Declares and MemoryBlock vs Ptr

I was under the impression that you could use memory blocks and ptr interchangeably in a soft declare.
I have a case where I build a structure and If I pass it as a memory block it fails, but if I enter memoryBlock.ptr(0), it succeeds.

Can someone explain what’s going on?

Declares can only accept Ptrs, and although a MemoryBlock converts silently into a Ptr correct usage depends on exactly what the declare expects the Ptr to point to. It usually boils down to whether you or the library is responsible for allocating the memory (and later freeing it), and also whether the data is being copied (and in which direction) or directly pointed to.

Judging from your description I infer that the declare is expecting you to pass the structure by reference:

Soft Declare Sub FillStructWithData Lib "MyLib" (ByRef MyStructure As SomeStructure) Dim struct As SomeStructure FillStructWithData(struct)

Thanks Andrew… apparently the more I learn, the less I know…
I’m guessing it is expecting byVal not byRef because I can pass a structure and it behaves right.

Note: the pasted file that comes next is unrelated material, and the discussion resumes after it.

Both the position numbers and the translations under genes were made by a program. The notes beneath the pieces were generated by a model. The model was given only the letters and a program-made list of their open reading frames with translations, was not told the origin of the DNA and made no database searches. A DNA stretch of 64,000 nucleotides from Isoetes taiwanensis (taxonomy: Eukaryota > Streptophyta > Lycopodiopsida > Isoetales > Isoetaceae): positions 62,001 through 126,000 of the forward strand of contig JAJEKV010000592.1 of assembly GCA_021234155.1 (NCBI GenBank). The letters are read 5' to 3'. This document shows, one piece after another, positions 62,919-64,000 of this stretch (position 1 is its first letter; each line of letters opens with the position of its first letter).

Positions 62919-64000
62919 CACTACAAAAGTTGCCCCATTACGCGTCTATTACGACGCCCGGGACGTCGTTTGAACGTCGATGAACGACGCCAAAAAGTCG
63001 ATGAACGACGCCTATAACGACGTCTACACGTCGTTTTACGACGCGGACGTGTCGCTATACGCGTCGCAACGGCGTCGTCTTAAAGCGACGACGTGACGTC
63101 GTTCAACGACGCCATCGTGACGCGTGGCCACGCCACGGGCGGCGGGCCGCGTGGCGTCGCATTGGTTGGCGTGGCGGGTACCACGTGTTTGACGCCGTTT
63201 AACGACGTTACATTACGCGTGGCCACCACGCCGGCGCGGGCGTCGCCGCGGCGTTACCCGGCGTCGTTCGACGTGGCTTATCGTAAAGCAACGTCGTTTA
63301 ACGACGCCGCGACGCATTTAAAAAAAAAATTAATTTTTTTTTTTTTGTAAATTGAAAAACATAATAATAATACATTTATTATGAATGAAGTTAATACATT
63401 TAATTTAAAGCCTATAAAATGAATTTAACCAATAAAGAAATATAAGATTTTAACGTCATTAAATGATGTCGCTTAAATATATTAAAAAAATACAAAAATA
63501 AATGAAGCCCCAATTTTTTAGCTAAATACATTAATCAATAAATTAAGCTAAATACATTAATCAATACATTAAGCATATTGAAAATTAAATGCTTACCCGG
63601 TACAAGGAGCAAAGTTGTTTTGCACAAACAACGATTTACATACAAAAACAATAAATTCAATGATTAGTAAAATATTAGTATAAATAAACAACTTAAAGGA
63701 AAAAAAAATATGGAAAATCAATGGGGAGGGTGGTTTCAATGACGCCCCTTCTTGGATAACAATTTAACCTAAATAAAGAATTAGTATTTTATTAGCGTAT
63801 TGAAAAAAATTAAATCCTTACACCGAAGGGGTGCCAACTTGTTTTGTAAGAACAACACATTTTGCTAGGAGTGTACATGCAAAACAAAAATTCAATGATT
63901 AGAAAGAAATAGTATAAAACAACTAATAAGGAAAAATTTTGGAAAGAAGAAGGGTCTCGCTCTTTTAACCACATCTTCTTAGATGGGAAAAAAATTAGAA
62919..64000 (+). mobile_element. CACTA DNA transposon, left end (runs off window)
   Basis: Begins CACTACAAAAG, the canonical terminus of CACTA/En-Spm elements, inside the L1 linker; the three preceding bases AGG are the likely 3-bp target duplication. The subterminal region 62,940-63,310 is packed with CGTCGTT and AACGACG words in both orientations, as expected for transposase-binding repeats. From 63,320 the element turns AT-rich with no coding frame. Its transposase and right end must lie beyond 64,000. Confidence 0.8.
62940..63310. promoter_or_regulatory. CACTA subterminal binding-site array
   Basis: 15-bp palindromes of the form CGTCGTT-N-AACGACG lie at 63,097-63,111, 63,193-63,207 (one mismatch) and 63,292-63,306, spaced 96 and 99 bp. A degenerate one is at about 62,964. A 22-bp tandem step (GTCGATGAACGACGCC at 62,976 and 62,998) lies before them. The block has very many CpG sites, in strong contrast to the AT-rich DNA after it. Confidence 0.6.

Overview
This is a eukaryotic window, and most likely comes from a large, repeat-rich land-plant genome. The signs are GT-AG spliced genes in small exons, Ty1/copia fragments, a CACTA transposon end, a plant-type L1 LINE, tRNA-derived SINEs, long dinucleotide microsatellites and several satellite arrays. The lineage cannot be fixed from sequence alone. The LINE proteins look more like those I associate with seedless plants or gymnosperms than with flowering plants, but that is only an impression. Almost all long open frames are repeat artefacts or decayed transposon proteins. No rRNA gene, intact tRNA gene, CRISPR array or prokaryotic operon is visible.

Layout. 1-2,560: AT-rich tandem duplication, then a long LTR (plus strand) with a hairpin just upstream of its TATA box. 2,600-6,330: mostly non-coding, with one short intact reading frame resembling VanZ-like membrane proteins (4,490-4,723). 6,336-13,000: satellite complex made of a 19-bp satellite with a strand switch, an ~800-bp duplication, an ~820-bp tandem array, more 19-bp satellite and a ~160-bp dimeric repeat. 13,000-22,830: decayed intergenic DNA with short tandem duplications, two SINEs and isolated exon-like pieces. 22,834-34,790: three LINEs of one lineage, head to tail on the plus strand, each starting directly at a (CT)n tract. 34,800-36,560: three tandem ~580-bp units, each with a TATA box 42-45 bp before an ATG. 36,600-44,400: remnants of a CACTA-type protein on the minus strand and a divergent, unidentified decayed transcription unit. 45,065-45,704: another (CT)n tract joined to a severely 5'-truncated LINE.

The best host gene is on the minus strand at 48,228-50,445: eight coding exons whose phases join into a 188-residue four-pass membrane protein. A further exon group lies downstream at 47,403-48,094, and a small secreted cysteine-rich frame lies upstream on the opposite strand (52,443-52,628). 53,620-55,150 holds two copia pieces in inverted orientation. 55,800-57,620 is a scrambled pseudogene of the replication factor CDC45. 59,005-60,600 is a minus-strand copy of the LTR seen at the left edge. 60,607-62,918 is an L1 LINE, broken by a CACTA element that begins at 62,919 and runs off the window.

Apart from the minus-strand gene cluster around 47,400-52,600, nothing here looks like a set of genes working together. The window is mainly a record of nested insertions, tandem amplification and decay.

The memory block needing a ptr(0) is what I found strange. I hadn’t seen that before.

It’s hard to be sure without seeing the function declaration and reading the documentation because the semantics of the Ptr type can be just about anything. If you’re allocating a New MemoryBlock, passing it to the declare, and then reading the Ptr(0) from it then this is equivalent to passing the Ptr ByRef.

Be careful here - the pointer to a memoryBlock is definitely not the same as MemoryBlock.Ptr(0) - the first is the address of the memoryBlock itself, whereas the second treats the first 4 bytes of the memoryBlock as a pointer. These are conceptually very different.

What is the declare statement when you use a structure? Are you passing data? Or receiving it back? And when you say it doesn’t work with a memoryblock, what do you mean exactly? Does it crash? Return bad data? If so, how are you extracting the data from the memoryblock?

Also be careful if you’re using pointers to structures in 64bit Xojo in Windows because there’s a bug feedback://showreport?report_id=52211.

[quote]Ptr(offset As Integer) As Ptr
Gets or sets a Ptr value at the specified offset (in bytes).[/quote]

So please be aware that passing memory block or memory block.ptr(0) is not the same!

Christian, is there sometime inherently different between a 32 bit and 64 bit pointer?

the bit number is different…
Otherwise no.